Seeking our origins
In his 1859 treatise On the Origin of Species, Charles Darwin devoted little more than a sentence to human origins. But soon he had enough thoughts on the subject to fill an entire book.
In The Descent of Man, published in 1871, Darwin hypothesized that our ancestors came from Africa. He pointed out that among all the living animals, the African apes — gorillas and chimpanzees — were the most similar to humans. As such, he wrote, “it is somewhat more probable that our early progenitors lived on the African continent than elsewhere.”
At the time, 150 years ago, Darwin had little fossil evidence to draw from. A handful of Neandertal bones had been found in Europe, but experts disagreed about whether they came from an ancient type of human or just diseased modern humans. Darwin was not deterred, though. Uncovering the fossil records of other species had been “a very slow and fortuitous process,” he noted, and geologists hadn’t yet explored the regions where our apelike ancestors were likely to be found.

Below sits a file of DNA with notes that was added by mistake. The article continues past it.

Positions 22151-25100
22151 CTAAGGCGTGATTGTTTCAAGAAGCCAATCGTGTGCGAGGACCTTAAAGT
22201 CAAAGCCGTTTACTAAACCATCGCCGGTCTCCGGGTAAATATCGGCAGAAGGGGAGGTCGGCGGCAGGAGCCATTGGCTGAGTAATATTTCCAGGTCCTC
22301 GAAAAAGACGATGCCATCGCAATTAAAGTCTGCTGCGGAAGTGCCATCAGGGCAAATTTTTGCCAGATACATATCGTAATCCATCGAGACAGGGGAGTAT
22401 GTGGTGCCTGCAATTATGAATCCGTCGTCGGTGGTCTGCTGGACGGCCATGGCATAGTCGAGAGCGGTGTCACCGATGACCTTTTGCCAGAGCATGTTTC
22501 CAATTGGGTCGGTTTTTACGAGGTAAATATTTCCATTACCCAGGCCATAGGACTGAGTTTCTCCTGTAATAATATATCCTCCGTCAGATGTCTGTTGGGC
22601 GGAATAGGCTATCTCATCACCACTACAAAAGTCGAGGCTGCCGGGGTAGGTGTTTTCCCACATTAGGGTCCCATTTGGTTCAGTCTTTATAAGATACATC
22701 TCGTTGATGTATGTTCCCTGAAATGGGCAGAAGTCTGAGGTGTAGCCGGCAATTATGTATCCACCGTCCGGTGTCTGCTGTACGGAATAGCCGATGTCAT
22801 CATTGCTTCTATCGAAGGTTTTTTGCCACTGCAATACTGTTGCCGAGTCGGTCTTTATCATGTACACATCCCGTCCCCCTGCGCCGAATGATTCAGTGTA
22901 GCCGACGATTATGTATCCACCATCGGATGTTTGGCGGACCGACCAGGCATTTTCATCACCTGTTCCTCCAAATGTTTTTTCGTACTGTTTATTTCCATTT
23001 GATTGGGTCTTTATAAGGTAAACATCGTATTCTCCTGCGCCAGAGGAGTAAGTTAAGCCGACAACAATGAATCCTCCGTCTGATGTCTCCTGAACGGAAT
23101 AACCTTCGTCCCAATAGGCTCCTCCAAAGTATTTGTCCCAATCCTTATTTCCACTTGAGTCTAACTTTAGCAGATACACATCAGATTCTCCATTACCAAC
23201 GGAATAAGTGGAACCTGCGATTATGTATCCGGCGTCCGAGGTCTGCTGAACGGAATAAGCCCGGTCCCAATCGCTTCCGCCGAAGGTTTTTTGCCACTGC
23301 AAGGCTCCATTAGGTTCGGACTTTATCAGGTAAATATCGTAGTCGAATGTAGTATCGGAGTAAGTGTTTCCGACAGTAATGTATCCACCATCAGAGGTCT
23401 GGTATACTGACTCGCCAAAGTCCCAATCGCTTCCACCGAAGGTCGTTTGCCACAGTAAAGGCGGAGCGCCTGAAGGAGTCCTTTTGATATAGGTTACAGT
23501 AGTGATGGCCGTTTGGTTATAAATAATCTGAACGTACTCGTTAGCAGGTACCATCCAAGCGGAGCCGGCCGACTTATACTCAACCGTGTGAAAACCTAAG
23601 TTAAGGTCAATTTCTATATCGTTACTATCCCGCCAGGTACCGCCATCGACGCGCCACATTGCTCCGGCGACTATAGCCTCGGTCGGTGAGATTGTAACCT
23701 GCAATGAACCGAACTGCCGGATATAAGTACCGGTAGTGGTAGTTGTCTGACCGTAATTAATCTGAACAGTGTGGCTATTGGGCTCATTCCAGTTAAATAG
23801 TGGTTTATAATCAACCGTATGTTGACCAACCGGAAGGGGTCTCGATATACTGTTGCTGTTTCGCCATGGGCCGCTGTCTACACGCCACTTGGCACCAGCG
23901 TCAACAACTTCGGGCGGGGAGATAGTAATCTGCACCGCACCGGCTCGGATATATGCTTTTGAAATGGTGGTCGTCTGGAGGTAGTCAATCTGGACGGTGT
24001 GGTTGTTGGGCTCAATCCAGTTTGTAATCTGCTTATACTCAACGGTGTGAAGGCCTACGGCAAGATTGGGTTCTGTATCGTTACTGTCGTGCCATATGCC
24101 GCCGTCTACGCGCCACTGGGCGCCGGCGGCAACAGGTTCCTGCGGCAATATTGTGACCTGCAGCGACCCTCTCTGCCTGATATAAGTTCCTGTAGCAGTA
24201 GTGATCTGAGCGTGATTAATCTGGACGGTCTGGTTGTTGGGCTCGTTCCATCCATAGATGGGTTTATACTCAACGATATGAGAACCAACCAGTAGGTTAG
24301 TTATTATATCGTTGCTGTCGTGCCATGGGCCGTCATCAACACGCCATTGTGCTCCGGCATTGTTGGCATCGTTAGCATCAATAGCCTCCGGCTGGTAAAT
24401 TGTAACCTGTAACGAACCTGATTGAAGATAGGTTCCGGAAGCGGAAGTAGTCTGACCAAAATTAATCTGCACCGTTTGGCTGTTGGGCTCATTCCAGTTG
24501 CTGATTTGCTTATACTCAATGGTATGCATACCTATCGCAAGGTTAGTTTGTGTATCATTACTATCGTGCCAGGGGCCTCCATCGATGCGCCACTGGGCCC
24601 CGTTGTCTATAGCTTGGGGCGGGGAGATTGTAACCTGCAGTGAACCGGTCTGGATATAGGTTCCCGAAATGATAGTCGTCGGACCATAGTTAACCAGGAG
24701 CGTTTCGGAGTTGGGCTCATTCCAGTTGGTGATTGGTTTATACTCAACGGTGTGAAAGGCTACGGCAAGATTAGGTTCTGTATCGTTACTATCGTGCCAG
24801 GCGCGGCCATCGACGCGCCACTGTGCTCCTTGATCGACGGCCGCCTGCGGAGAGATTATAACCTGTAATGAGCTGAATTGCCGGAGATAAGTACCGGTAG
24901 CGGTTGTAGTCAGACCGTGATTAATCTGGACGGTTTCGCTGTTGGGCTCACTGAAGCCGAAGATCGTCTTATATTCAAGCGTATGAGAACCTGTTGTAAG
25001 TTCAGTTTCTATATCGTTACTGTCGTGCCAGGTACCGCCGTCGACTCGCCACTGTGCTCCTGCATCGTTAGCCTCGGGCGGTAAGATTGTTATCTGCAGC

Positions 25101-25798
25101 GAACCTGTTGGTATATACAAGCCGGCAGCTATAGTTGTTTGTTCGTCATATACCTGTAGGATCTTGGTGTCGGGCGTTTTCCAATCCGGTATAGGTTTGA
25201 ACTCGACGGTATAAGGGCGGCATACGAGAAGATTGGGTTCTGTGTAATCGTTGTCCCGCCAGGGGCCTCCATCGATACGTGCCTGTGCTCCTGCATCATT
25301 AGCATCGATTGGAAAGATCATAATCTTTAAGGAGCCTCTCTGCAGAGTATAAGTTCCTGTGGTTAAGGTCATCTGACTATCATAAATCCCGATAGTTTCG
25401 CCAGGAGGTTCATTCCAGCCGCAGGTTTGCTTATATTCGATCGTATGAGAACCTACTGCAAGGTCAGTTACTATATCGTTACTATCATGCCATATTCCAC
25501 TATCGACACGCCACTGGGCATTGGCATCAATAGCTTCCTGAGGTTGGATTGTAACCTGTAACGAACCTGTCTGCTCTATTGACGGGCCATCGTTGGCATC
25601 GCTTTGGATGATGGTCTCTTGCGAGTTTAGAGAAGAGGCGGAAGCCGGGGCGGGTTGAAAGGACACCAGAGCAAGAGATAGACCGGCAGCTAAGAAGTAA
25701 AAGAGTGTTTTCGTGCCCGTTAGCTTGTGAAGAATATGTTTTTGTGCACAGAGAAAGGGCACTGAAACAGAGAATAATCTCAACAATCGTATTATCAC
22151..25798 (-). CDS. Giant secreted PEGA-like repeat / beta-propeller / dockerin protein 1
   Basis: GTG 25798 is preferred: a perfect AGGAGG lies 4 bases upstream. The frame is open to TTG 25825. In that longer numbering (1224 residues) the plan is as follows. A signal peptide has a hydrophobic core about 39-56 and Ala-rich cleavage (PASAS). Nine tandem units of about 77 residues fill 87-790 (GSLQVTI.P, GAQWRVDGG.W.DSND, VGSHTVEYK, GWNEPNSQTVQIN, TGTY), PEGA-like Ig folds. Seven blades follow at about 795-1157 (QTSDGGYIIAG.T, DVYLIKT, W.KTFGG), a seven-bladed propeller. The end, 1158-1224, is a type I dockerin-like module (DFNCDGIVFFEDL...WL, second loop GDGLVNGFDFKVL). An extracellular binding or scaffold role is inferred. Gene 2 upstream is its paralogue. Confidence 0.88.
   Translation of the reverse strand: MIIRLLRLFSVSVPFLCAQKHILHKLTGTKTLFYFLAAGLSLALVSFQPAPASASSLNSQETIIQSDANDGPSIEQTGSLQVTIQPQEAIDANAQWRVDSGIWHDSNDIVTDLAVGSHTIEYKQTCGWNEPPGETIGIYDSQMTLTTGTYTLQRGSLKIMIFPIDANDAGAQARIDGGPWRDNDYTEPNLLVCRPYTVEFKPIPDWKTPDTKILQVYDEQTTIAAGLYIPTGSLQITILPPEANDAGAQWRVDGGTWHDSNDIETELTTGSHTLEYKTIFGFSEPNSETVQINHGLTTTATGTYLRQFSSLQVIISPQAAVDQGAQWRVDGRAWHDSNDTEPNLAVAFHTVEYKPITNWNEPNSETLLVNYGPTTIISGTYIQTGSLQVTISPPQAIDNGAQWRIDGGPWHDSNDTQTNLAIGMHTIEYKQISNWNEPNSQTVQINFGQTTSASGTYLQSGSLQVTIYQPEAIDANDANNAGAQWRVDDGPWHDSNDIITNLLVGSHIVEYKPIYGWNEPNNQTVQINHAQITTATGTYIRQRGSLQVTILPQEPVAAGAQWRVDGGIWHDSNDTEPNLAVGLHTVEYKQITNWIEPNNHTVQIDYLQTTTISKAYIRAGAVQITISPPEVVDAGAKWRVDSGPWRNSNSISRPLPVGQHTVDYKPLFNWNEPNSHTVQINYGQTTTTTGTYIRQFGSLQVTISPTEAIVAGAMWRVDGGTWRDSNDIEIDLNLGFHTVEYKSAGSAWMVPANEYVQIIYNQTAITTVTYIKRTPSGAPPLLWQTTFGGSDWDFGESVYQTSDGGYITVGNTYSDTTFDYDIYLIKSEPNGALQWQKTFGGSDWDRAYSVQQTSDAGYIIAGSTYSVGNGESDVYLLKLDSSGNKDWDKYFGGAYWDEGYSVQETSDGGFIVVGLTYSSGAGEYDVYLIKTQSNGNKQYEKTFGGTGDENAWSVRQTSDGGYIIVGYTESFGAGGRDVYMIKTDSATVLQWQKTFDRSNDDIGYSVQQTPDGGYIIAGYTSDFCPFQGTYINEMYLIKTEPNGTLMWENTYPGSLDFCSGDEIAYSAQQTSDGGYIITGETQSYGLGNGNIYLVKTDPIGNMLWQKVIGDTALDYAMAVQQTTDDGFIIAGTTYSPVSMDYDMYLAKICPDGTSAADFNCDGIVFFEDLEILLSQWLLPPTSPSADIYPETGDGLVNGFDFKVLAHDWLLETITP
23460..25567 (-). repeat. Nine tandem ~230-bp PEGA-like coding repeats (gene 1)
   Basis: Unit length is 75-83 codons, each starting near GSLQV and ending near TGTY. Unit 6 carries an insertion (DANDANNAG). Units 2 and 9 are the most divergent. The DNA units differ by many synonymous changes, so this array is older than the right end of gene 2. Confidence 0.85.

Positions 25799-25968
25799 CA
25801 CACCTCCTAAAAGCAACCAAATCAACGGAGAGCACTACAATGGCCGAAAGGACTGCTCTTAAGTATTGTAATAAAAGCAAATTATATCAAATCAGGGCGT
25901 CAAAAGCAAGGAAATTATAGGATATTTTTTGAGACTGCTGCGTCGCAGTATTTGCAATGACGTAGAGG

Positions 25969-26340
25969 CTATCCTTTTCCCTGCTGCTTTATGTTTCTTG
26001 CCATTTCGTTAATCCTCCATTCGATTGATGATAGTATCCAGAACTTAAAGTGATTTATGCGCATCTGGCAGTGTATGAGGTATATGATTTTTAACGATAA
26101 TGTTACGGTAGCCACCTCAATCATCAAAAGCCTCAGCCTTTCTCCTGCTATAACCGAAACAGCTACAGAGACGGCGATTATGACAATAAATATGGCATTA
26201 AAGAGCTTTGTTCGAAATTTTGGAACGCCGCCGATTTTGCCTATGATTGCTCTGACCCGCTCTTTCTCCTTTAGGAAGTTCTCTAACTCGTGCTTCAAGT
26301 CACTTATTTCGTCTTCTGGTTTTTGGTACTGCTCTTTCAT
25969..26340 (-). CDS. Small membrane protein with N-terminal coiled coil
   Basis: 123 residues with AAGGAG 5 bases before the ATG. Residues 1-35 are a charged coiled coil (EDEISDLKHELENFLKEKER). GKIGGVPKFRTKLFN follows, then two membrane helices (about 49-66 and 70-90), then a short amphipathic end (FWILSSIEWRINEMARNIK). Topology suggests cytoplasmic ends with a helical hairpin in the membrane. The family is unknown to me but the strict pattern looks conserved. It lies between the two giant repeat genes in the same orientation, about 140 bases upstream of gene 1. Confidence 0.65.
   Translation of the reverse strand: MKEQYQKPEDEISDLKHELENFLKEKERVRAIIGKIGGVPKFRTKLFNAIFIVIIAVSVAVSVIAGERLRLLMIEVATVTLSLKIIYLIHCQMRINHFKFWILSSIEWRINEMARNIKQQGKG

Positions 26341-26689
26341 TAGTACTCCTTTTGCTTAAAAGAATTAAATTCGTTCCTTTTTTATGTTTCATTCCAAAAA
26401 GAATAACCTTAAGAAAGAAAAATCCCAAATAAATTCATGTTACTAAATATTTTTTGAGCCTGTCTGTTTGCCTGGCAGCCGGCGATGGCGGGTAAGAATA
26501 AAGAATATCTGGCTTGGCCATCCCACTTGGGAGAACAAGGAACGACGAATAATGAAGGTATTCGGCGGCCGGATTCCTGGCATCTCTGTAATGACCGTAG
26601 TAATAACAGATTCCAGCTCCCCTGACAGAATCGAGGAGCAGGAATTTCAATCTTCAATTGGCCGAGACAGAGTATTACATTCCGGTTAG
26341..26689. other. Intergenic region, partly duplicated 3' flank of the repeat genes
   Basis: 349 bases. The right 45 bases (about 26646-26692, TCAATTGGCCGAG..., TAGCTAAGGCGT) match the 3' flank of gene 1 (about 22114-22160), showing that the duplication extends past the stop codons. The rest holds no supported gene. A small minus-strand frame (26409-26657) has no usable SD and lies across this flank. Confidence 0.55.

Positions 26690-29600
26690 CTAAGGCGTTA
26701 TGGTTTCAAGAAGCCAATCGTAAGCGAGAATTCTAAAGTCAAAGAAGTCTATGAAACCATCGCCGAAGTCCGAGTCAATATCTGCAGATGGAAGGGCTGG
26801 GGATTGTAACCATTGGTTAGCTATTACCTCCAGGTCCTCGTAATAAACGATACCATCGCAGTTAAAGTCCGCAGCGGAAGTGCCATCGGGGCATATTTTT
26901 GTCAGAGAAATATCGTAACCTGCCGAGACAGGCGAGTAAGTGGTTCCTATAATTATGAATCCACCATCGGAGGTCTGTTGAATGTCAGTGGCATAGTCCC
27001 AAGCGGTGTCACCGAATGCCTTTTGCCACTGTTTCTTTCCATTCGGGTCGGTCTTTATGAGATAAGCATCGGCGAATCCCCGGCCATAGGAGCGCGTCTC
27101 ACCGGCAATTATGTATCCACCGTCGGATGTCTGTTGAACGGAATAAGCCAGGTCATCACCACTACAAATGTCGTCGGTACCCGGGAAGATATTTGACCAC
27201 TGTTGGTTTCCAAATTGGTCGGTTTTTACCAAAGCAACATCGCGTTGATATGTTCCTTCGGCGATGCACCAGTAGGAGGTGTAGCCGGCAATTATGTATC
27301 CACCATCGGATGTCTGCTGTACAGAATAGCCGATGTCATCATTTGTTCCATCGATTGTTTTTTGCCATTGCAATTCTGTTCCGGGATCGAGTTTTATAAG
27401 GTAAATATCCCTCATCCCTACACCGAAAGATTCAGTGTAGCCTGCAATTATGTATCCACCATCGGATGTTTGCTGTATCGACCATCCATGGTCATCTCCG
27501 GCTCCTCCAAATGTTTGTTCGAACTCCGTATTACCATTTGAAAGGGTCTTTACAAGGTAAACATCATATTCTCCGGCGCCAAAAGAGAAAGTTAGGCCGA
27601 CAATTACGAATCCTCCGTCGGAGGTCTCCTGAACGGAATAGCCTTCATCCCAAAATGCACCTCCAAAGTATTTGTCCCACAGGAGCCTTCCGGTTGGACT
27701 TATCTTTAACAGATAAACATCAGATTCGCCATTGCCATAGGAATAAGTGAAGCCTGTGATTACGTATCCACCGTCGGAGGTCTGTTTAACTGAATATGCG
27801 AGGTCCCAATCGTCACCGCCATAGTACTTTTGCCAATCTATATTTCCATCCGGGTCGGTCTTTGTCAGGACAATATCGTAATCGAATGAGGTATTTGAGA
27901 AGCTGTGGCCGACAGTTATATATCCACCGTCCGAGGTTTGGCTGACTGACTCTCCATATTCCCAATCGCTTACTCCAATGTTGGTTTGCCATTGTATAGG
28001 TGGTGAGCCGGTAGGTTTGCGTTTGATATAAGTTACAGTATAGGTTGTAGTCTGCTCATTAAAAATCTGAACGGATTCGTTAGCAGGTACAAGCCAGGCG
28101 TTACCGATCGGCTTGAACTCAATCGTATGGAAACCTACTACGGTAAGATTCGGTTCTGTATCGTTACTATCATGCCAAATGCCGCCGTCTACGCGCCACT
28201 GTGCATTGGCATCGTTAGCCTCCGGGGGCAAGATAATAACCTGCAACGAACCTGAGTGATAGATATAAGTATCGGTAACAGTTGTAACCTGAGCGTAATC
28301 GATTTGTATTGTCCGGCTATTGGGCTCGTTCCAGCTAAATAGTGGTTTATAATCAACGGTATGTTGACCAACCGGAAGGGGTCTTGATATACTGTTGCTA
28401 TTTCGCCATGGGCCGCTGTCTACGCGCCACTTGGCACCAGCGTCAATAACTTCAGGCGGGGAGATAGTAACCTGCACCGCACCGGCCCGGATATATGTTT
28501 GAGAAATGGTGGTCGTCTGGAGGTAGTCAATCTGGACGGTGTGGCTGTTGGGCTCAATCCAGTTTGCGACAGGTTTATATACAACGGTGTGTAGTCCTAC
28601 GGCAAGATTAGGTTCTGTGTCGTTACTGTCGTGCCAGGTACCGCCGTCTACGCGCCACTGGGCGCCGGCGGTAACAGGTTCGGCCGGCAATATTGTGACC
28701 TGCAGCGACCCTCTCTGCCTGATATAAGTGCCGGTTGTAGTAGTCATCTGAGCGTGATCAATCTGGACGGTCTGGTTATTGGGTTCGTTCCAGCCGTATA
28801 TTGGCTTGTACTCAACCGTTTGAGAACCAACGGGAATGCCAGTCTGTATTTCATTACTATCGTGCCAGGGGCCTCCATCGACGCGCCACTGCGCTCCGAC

Over the next 50 years, more fossils trickled in, but from Europe and Asia. By the 1920s, it looked like Darwin had picked the wrong continent.
Then in 1924, a fortuitous find in Darwin’s favor finally came.
Among the debris at a limestone quarry in South Africa, miners found the fossilized skull of a toddler. Based on the child’s blend of humanlike and apelike features, an anatomist determined that the fossil was what was then popularly known as a “missing link.” It was the most apelike fossil yet found of a hominid — that is, a member of the family Hominidae, which includes modern humans and all our close, extinct relatives.
With just that fossil, it wasn’t yet obvious a century ago that Africa was our homeland. But since that discovery in the 1920s, paleoanthropologists have amassed many thousands of fossils, and the evidence over and over again has pointed to Africa as our place of origin. Genetic studies reinforce that story. Not only are African apes our closest living relatives, but chimpanzees are more closely related to us than to gorillas. In fact, many scientists now include great apes in the hominid family, using the narrower term hominin to refer to humans and our extinct cousins.
In a field with a reputation for bitter feuds and rivalries, humankind’s African origin is something that unifies paleoanthropologists. “I think everybody agrees and understands that Africa was very pivotal in the evolution of our species,” says Charles Musiba, a paleoanthropologist at the University of Colorado Denver.